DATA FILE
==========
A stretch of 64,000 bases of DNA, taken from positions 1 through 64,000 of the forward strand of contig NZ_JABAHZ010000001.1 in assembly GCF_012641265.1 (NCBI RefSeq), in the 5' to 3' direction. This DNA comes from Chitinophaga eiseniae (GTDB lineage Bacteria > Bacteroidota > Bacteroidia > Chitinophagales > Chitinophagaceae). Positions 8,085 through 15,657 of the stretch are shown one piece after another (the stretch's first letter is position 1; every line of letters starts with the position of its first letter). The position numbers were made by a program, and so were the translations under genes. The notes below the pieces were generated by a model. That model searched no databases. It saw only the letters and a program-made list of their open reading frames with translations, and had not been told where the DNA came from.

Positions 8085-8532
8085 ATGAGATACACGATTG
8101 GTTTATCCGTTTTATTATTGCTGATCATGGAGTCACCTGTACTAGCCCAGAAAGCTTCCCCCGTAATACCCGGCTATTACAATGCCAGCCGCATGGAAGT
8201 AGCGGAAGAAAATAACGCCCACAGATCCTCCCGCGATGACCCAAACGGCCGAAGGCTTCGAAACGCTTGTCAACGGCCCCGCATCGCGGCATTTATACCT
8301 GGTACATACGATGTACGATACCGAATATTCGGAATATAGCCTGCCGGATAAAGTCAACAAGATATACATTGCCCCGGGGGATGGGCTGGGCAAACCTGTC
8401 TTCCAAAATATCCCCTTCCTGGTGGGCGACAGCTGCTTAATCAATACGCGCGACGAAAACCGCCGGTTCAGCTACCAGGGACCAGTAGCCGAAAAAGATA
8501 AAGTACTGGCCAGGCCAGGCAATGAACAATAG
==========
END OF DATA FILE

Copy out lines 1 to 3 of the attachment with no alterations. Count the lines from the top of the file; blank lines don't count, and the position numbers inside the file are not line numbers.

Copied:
A stretch of 64,000 bases of DNA, taken from positions 1 through 64,000 of the forward strand of contig NZ_JABAHZ010000001.1 in assembly GCF_012641265.1 (NCBI RefSeq), in the 5' to 3' direction. This DNA comes from Chitinophaga eiseniae (GTDB lineage Bacteria > Bacteroidota > Bacteroidia > Chitinophagales > Chitinophagaceae). Positions 8,085 through 15,657 of the stretch are shown one piece after another (the stretch's first letter is position 1; every line of letters starts with the position of its first letter). The position numbers were made by a program, and so were the translations under genes. The notes below the pieces were generated by a model. That model searched no databases. It saw only the letters and a program-made list of their open reading frames with translations, and had not been told where the DNA came from.

Positions 8085-8532
8085 ATGAGATACACGATTG